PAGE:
We are searching data for your request:
Upon completion, a link will appear to access the found materials.
Swimming any stroke relies on the abdominal muscles to maintain body control in the water. Strong abdominal muscles allow a swimmer to move fast in the water and prevent excessive stress to the body. There are a variety of exercises that you can do to tighten stomach muscles and improve your swimming performance.
The four most common swimming strokes are the butterfly, freestyle, breaststroke, and backstroke. The butterfly is considered the most difficult of the four strokes and second fastest stroke after the freestyle. The freestyle is the fastest stroke and preferred by experienced swimmers for its efficiency. The breaststroke can also be a difficult stroke due to the coordination involved in the arm stroke's water-pulling motion and the frog kick performed by the legs. The backstroke is performed while the swimmer is on his back. These four strokes utilize the stomach muscles to balance the swimmer's upper body and lower body movements.
Four main stomach muscles support the torso and allow movement. The deepest muscle layer, which stabilizes the torso, is the transversus abdominus. The rectus abdominus is located between the ribs and pubic bone and is commonly referred to as вЂњthe six-packвЂќ; its main function is to move the body between the ribcage and the pelvis. The other two sets of muscles are the external and internal obliques, which allow the body to twist. The external obliques are located on each side of the rectus abdominus. The internal obliques are located inside the hipbones. When these four stomach muscles are strong it is easier to swim more efficiently and achieve faster starts and turns.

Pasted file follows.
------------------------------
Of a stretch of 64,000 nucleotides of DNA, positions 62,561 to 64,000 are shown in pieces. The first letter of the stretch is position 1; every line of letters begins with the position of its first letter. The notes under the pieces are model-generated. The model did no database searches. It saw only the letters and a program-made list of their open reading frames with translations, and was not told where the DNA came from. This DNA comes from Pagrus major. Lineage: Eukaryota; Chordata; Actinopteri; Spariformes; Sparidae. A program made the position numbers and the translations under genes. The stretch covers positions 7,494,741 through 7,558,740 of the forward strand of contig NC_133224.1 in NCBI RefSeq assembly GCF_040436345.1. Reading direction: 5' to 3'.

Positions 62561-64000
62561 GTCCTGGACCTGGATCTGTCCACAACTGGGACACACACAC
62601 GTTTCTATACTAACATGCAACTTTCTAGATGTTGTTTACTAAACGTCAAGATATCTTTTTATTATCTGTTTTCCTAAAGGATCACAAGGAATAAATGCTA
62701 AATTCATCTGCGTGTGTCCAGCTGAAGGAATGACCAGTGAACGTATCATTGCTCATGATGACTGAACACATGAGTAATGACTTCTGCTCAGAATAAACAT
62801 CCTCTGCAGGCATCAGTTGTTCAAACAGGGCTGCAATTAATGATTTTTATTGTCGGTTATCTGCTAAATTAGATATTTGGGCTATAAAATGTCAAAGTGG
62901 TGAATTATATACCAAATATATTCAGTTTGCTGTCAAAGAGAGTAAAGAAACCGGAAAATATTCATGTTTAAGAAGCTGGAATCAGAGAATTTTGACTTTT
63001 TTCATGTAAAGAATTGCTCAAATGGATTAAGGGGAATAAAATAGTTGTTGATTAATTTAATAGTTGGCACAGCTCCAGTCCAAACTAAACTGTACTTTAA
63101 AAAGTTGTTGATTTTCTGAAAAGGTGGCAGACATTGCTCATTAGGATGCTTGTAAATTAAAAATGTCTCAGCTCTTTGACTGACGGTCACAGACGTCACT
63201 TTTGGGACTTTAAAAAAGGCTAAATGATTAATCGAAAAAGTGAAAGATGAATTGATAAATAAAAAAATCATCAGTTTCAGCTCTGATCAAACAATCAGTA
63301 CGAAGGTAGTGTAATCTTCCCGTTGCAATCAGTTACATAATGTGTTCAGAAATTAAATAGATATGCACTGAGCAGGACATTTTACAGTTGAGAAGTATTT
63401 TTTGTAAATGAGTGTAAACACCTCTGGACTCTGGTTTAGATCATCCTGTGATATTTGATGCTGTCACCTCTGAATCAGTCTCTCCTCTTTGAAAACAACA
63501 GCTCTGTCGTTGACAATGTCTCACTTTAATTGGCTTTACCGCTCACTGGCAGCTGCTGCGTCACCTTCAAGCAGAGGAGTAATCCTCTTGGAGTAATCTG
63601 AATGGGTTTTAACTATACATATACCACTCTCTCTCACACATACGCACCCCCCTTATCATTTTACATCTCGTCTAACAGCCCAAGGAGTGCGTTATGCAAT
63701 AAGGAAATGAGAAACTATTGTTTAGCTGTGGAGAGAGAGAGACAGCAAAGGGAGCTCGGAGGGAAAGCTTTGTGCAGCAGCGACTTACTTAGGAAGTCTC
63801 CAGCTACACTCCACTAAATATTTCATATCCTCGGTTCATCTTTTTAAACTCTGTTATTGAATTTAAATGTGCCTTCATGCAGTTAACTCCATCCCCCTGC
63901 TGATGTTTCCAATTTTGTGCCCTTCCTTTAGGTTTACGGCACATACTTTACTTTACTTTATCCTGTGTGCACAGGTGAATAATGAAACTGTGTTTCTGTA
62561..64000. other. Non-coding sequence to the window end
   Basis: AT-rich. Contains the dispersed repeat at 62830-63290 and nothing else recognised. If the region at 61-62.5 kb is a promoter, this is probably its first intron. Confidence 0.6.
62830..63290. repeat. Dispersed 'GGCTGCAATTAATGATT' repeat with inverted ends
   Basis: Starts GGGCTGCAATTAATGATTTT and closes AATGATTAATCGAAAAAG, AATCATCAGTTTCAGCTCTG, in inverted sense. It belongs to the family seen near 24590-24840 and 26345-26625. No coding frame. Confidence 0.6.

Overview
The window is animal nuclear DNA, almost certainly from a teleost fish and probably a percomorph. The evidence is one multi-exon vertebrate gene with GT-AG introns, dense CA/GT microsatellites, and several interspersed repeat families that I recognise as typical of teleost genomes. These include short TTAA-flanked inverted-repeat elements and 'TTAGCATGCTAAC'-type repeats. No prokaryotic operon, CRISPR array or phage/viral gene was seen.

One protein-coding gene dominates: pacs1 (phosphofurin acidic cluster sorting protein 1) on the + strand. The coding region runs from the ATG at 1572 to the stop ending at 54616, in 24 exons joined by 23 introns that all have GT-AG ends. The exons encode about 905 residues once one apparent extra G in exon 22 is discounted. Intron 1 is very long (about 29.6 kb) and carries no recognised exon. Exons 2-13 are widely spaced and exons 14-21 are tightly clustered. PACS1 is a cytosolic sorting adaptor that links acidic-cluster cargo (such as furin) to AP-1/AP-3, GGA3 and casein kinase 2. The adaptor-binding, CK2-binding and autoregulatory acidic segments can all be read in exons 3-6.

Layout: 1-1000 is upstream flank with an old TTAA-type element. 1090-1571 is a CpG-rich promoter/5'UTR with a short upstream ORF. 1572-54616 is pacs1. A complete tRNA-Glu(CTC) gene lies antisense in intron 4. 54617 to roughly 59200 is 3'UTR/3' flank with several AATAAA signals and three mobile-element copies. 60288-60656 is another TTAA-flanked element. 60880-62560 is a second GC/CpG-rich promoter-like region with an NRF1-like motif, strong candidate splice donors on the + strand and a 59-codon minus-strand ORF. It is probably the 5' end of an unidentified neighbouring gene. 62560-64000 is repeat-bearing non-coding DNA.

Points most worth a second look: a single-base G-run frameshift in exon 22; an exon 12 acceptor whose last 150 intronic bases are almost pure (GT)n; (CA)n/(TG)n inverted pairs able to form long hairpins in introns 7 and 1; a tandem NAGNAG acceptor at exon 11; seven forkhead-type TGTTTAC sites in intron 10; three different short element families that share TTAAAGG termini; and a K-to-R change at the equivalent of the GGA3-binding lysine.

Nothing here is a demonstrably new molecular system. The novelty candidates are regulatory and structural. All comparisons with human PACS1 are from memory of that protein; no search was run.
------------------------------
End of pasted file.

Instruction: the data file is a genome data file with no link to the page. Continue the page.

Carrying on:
Tightening the Mid-Section
Some abdominal exercises can be performed on land that focus the movement on the abdominal muscles and tighten the mid-section, according to Swimming World. One exercise is a belly-up, which involves laying face-up with hands on the belly, lifting the shoulders and lower back off the floor. Beginning swimmers can perform 10 reps, intermediate swimmers should try 50 reps and advanced swimmers should do 100 or more. Another exercise is the allabs, which involves laying face down with arms extended overhead and lifting the chest and lower rib cage off the floor. For this exercise, beginning swimmers should do 10 to 15 reps, intermediate can do 20 to 30 reps and advanced should do 50 or more.
Incorporating the Legs
Other stomach tightening exercises performed on land incorporate both the mid-section and legs. Swimming World recommends bicycles, which involve laying face up, with the knees bent, and clasping your hands behind your head, and moving the legs in an alternating pedaling motion while twisting the body so the leading elbow meets the opposite knee. Beginning swimmers should perform 25 rotations; intermediate swimmers should do 50 rotations, and advanced swimmers should do 100 or more. The double-leg pike is performed by laying face up with the arms overhead, simultaneously lifting the arms, torso and legs. Reach for your toes while keeping the legs straight. Beginning swimmers should perform five to 10 repetitions; intermediate swimmers should do 15 to 20 repetitions, and advanced swimmers should do 25 to 50 repetitions.